Next time check for preexisting threads on the same subject please.
Cute joke, but overruled.
Those are not crappy, they are quite nice. The third one is especially gorgeous!
Neat idea for a collection, wiz! Please post more. Is there any particular reason why you like bus stops?
>>49616>Is there any particular reason why you like bus stops?
Went on a trip across the Czech Republic after I dropped out of university seven years ago. Noticed a great amount of variety among the bus stops there, took pictures of the more interesting ones. It's become a proper hobby of mine since; I take a photo of pretty much any bus stop I come across.
Pic 1: Bus stop in Sárhát, Hungary
Pic 2: Bus stop in Anchar, Bulgaria
Pic 3: Bus stop in San Dorligo della Valle, Italy
Thanks for all these. My favorites are the Estonian and Danish bus stops. That Italian one is interesting. Is that a fountain in the middle, or maybe some sort of drainage?
I live in a shitty country where +90% is desert , no natural scenes to take photos
Honestly it looks like pre-historic village mixed with 1900s technology
It looks like utter shit
I think the desert is beautiful.
stupid phone gyro>>49617
I like these types of images. They're reminiscent of how old video game / cg textures were extracted from photos.
That sigh was clearly made by a wise-ass
I love these, something about the combination of autumn leaves, the overcast sky and slightly dull colors, and the expression and posture of the chimp make it so beautiful but sad
I swear these were posted here years back
There's so much more crimes in sweden these days… where in sweden was this?
Do you guys have tips for getting into photography? Equipment to start? Guides? Or should I just check the norman chan?
A camera is a must of course. An entry-level DSLR will let you cover all focal ranges with extra lenses and offer full manual controls. Canon EOS, Nikon D3nnn, and some Sony A series fall under $350 WITH a standard zoom lens (even one with image stabilization). A great point and shoot can still be found for less though, and while usually offering really good zoom, you won't always have manual focus, shutter, or aperture adjustments. Modern cellphones come with great cameras that can automatically choose the best settings, and some even have both wide and standard focal lengths to switch between.
The real question though is what kind of photography are you interested in. Which kind of photographs do you see and like so much that you wish to reproduce the style? What irks you to taking up photography as a hobby? This effects greatly the kind of gear you need. Someone wanting to shoot insects will need macro equipment, someone wanting to shoot architecture should invest in wide lenses with tilt, run-and-gun street photography would work best with a quick automatic lens and stabilization handles, etc etc.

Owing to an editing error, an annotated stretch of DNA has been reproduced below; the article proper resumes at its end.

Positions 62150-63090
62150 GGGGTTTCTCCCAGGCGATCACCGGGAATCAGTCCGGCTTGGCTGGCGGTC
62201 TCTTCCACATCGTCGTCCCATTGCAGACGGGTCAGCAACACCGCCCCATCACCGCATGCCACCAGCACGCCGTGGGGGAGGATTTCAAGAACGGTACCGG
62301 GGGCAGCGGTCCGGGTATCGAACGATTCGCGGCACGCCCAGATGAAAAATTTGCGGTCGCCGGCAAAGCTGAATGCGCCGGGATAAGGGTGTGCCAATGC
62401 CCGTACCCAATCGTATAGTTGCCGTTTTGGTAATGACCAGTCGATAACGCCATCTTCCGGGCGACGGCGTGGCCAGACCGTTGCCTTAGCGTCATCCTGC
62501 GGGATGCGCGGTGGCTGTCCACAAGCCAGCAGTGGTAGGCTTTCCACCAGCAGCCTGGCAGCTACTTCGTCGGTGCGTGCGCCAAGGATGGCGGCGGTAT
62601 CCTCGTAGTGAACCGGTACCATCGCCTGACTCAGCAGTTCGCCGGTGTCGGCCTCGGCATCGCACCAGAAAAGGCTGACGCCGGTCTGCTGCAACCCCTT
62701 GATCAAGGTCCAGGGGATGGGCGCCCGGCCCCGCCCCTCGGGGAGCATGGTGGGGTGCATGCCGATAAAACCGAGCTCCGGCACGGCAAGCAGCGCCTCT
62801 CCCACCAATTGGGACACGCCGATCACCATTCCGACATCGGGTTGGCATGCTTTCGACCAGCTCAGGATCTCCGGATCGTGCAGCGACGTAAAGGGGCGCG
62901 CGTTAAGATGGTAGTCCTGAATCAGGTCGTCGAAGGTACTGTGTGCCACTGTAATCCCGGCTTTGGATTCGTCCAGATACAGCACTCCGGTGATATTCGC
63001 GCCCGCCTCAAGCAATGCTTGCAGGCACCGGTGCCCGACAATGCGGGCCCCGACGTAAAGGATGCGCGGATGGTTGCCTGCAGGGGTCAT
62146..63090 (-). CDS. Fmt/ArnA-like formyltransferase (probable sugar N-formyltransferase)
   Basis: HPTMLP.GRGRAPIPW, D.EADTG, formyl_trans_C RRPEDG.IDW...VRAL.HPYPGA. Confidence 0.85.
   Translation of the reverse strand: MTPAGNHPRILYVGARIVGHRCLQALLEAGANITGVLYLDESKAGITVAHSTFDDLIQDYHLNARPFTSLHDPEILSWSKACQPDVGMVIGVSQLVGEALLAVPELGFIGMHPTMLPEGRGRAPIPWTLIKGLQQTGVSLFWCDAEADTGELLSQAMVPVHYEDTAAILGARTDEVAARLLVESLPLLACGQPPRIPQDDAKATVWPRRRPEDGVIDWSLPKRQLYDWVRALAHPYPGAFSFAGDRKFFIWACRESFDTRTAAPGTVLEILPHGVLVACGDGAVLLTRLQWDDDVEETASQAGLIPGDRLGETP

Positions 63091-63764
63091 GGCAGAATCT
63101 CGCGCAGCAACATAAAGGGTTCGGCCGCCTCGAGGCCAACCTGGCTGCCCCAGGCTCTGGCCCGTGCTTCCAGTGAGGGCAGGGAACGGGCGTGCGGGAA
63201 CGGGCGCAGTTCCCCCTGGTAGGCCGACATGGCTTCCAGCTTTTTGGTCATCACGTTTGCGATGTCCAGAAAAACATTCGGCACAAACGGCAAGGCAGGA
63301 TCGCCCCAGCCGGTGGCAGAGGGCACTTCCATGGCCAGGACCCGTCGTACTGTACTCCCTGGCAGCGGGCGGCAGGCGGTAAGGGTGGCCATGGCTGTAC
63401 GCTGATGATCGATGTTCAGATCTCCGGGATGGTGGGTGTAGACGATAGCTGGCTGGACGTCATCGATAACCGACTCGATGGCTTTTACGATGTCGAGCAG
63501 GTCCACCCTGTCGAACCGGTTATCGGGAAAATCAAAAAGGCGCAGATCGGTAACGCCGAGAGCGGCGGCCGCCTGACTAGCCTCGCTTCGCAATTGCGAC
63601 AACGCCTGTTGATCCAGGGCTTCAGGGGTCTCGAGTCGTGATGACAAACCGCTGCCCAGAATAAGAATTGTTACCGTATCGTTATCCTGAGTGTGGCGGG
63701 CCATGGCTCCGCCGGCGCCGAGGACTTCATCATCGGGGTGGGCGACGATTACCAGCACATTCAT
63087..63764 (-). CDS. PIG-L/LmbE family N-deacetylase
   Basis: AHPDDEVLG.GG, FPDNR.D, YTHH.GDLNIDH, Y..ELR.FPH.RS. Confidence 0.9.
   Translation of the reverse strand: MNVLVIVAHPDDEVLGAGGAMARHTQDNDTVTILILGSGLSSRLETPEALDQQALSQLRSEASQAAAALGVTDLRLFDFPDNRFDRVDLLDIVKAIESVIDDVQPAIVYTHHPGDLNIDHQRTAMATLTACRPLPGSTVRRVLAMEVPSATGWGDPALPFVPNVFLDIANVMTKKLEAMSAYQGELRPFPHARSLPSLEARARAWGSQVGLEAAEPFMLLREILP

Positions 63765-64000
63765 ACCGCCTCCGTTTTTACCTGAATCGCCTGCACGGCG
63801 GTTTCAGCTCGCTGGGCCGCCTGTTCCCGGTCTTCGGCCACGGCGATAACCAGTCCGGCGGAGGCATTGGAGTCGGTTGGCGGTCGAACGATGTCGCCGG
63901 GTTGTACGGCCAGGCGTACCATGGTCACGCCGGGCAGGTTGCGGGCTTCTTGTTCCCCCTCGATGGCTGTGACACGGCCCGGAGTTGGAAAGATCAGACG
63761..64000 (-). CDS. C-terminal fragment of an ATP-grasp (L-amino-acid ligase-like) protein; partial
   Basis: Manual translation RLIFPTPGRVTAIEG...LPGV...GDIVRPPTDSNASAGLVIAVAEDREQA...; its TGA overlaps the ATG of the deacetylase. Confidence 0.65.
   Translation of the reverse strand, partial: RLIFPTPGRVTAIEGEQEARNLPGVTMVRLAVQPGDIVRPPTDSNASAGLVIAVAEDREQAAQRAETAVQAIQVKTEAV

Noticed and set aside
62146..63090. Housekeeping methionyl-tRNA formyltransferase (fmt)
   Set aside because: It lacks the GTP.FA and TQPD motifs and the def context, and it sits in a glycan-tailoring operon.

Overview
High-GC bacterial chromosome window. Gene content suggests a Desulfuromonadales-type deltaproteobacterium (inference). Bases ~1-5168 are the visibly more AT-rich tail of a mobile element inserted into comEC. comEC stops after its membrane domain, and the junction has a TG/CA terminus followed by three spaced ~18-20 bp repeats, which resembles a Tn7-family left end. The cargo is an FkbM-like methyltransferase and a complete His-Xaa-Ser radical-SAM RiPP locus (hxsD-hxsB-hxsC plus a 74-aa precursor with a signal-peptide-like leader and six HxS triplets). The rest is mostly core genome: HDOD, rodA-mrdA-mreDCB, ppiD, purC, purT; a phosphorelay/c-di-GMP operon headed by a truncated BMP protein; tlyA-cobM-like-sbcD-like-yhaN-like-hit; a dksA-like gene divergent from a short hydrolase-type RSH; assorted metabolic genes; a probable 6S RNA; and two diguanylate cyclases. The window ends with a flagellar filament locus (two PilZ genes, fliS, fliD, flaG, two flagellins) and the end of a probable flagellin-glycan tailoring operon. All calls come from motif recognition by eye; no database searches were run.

Are there any photographs in this or the previous thread that strike your fancy?
You'd fare well to look at general beginner guides on Youtube as these will give you some examples of possible styles and run you over the basics of getting the most out of any camera. Beware of Youtube photographer personalities though, they can be pretty annoying and even elitist. 4Chan is a good place for all levels of skill but /p/ sometimes fills up with bullies and meme information so be alert.
That depth of field effect or whatever it is is very distracting. I think the pics would be better without it.
Are these closeups of cheese or something?
You mean like edgy moonman shit or stuff they sing at KKK rallies or something?
Apparently it is a mini-raid by some shitposter on /b/ for some unknown reason.
Its almost weird now getting used to wandering around with an actual camera
Some of these are absolutely stunning
For the longest time I've wished to get into photography. I have a cheap old DSLR. Can any kind anon direct me to a book/video guide on how to learn to use it effectively?
You should try making bismuth crystals or go to quarries to find really interesting specimens.
I just thought how truly lonely i am as a person, ive no one to share my thoughts, my interest or passion, everything has always been bottle inside of myself. I never truly realized it. Seeing these pictures, memories of past, summer days we all wish we had, but the day i see these is the day i leave my marks on that train rails. I like them, very melancholy and sad for a beautiful summer night. Soon summers over, oh how i wish it too stay..
I really like the first one with the trees and expanse of sky. It exudes a quiet melancholy and resembles both many landscapes I've seen and remember in my life, but also reminds me of a photograph that might have been taken during a lull in one of the great wars, for some reason. Don't know why I get that impression.
Nice stuff anon.
What camera do you use?
Very nice. What camera model if you dont mind me asking?
Yeah thanks, i appericate it.
im not a richfag or anything, but leica m6 with 35mm voitländer, shoot on cinestill 800T.
how did you convert it to digital?
a photo studio developed the negative pictures then scanned them to digital.
You can just scan negatives with a regular old scanner, then invert the colors to get a positive image. Home scanners with a function for this come with a kind of tray that holds the negatives in place. Though to get high-quality high-resolution images from 35mm you need a really powerful state of the art scanner, so it's better to pay a business that specializes in doing this. Medium format negatives are much larger so you can get good results even with a home scanner.
They sell specialized scanners for this sort of thing but I think lab offers the best quality at an affordable price.
It almost looks more like it's a strap hanging immediately in front of the lens.
Smoke look like cloud you mean
I'm officially retarded, goodnight
I can't explain why this picture is so good, but it is, could see it on an album cover
Maybe the proportions, anybody know?
Look up the "rule of thirds".
it looks a little surreal and almost plastic
the plant is very out of place and the shapes on the wall are interesting
I tried cropping and enhancing it to bring it out more
I cut out the boring-looking back of the car and applied rule of thirds to make it more picturesque, and cut down on the blue and saturation
these look like cgi textures, i like how they look flat
this one works well enough, I think